Dominic Raab is one of the most impressive members of the Tory back benches, able to pick a string of good fights and – even rarer – able to win them. He’s a black belt and seems to regard politics as karate by other means. He’s a 3rd Dan in fighting and a 10th Dan in rebellion. But his latest victory – forcing the government into a humiliating climbdown over deporting foreign prisoners – was one too far. Thanks to Labour votes, his amendment failed so all he really achieved was embarrassing the Home Secretary. Yes, Raab can fight. Yes, he can win. But in my Daily Telegraph column today, I suggest it’s time for him (and other rebels) to stop.
Raab was clear, calm and articulate in arguing that foreign prisoners should be stopped from fighting deporation using spurious human rights claims. The government was a mess, first giving him a wink of encouragement only to declare his idea unworkable at he last moment. No10 didn’t agree with the Home Office. Both declared his proposal illegal, but couldn’t vote against it. The government’s weakness, and the paucity of the Prime Minister’s parliamentary authority, was exposed for all to see.
As a journalist, I’m for all this. It’s hilarious. But I can’t see how all of this is in the interests of Tory Eurosceptics. God knows that David Cameron has mishandled relations with his party, and was doing so long before he became Prime Minister. He has stripped the Whips Office of its authority, which means they have no more stick to put about. No10 responds quickly and regularly to pressure, as if in a constant panic. This, of course, invites pressure, especially in a Eurosceptic cause. But what’s happening now looks less like strategy and more like the political equivalent of happy slapping. With an election campaign 14 months away, and Ed Miliband ready to do to Britain what Hollande is doing to France, the stakes are rather high.
The rebels can be divided into the serious Eurosceptics, who rebel for a reason, and about a dozen headbangers who just loathe Cameron and want him gone. They are the Tory equivalent of Labour’s Bennites – who prefer ideological purity to power.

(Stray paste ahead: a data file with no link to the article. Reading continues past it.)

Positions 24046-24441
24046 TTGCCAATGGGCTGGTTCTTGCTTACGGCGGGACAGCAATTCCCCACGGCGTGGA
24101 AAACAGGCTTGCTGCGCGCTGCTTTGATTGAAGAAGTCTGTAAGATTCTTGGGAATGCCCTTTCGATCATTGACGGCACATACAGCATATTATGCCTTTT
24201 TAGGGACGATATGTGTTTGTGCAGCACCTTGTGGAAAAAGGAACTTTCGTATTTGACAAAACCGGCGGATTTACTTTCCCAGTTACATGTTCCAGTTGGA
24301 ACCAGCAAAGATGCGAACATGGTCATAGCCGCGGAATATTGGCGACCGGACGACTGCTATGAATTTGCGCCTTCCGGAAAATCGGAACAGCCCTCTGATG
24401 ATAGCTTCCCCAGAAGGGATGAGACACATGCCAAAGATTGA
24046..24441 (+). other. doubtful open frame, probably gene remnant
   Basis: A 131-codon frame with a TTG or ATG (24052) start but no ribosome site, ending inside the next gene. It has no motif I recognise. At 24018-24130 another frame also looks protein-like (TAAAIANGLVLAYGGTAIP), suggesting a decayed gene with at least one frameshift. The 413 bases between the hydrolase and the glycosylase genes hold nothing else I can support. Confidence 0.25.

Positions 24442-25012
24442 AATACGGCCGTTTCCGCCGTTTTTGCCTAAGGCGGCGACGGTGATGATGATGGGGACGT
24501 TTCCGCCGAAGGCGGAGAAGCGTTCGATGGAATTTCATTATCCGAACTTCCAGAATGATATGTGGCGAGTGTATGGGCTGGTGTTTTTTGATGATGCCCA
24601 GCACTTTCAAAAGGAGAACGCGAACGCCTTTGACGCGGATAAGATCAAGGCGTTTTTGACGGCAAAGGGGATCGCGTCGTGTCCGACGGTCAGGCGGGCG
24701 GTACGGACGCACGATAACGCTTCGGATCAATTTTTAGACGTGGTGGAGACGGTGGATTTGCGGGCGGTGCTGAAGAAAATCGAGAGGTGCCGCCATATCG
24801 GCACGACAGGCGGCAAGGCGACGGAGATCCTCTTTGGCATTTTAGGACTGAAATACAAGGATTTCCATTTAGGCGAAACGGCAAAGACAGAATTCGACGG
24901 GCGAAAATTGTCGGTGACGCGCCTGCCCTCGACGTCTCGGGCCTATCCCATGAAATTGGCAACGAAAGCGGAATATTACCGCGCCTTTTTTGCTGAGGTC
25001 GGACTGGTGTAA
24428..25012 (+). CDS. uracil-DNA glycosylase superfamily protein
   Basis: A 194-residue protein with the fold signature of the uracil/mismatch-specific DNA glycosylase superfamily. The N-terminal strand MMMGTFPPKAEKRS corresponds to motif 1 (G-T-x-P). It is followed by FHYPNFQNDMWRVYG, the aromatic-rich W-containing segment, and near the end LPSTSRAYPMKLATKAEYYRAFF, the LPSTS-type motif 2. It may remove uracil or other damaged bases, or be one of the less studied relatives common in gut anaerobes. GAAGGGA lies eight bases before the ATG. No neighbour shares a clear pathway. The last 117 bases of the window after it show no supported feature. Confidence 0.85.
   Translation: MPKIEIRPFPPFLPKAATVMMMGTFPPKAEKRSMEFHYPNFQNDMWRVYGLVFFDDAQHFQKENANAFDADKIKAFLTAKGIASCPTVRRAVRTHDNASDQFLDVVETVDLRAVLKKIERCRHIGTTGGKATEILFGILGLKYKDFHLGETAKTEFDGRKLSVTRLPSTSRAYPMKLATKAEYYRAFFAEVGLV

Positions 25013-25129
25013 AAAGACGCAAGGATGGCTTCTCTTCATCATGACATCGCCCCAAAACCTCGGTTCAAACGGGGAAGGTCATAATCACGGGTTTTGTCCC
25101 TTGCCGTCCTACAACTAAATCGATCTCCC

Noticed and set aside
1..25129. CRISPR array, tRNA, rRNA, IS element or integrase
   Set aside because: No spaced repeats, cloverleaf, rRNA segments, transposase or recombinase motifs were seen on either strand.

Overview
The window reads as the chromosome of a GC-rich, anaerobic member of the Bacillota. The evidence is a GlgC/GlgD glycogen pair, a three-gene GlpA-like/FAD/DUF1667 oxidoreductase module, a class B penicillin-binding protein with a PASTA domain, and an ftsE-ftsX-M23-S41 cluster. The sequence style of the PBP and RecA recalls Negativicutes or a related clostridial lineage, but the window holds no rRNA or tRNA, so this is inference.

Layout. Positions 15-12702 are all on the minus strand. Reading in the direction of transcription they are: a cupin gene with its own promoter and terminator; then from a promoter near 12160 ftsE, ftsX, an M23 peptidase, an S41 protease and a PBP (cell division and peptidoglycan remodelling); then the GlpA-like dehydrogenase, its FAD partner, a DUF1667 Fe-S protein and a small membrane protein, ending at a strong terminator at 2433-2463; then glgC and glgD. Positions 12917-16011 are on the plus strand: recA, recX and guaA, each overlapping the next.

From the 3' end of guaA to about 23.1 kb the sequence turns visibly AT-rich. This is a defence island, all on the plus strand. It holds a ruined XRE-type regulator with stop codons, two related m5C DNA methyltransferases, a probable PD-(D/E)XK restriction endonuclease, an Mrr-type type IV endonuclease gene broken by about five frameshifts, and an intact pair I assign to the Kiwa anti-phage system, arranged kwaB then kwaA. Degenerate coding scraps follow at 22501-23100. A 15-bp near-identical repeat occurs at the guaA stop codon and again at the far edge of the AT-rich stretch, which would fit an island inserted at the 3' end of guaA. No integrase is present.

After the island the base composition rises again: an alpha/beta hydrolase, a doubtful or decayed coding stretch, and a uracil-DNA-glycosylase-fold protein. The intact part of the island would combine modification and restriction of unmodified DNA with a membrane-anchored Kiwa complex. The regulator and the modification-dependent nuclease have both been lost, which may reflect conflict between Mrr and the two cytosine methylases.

The majority of Tories are in the former group, and will know that there will be one of two outcomes in next year’s election.
1) David Cameron is Prime Minister, so there’s an EU referendum
2) Ed Miliband is Prime Minister, and there’s no EU referendum.
The amendments being laid down now by the rebels (tweaking immigration controls, challenging the authority of the ECHR) are trivial compared to what Britain may achieve in the renegotiation of EU membership which Cameron had promised to undertake. Ah, I hear you say, the EU won’t give him anything. Well, if not, then the referendum will end in a ‘no’ vote – and Britain will be off.
But none of this will happen if Ed Miliband is Prime Minister. And even now, he’s on course to win next year – still the bookmakers’ favourite. Yes, his opinion poll lead had been reduced to two pitiful points earlier this week, but that’s all Labour needs for a majority. The Westminster voting system is stacked in its favour. If he was two points behind, he’d still end up Prime Minister but 16 votes short of a majority.
For the Tories to win, pretty much everything needs to go right between now and election day. And if they look like a disorganised shower, they are unlikely to be elected. So Tories have to weigh what’s to be gained by rebellion (lots of fun, a concession or three out of No10) versus what’s to be lost (making the Tories look divided, disunited, unelectable. And carrion for Ukip).
There really aren’t that many legislative battles to be fought between now and polling day. The Tories are good fighters; Dominic Raab especially. They’ve outwitted this coalition government, and can probably win a parliamentary battle any time they really put their mind to it. Raab has perfected the art of parliamentary insurgency. Cameron needs help (boy, does he need help) taking the fight to Labour.
So I’d suggest the Eurosceptics’ real enemies are on the other side of the floor of the Commons. The guys in red rosettes promising no referendum and, in its place, a deluge of regulation and taxes. The election campaign is 14 months away and Miliband, for all his faults, can at least say that he leads a united party. To defeat him (and Ukip) Cameron needs to be able to say the same. Things are going pretty well for the Tories – and they could still win, if they keep it together. A rather big ‘if’.